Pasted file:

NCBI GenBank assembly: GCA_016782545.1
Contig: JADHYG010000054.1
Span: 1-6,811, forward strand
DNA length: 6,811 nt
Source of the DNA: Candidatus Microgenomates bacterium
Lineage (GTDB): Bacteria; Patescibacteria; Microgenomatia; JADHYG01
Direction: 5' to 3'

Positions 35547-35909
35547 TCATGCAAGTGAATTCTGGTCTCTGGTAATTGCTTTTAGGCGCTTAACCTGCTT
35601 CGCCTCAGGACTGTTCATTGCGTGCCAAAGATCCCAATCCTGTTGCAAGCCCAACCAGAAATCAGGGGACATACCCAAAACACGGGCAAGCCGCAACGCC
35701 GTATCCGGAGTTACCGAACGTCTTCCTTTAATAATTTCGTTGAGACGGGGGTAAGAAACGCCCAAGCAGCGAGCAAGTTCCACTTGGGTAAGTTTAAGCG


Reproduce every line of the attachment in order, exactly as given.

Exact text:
NCBI GenBank assembly: GCA_016782545.1
Contig: JADHYG010000054.1
Span: 1-6,811, forward strand
DNA length: 6,811 nt
Source of the DNA: Candidatus Microgenomates bacterium
Lineage (GTDB): Bacteria; Patescibacteria; Microgenomatia; JADHYG01
Direction: 5' to 3'

Positions 35547-35909
35547 TCATGCAAGTGAATTCTGGTCTCTGGTAATTGCTTTTAGGCGCTTAACCTGCTT
35601 CGCCTCAGGACTGTTCATTGCGTGCCAAAGATCCCAATCCTGTTGCAAGCCCAACCAGAAATCAGGGGACATACCCAAAACACGGGCAAGCCGCAACGCC
35701 GTATCCGGAGTTACCGAACGTCTTCCTTTAATAATTTCGTTGAGACGGGGGTAAGAAACGCCCAAGCAGCGAGCAAGTTCCACTTGGGTAAGTTTAAGCG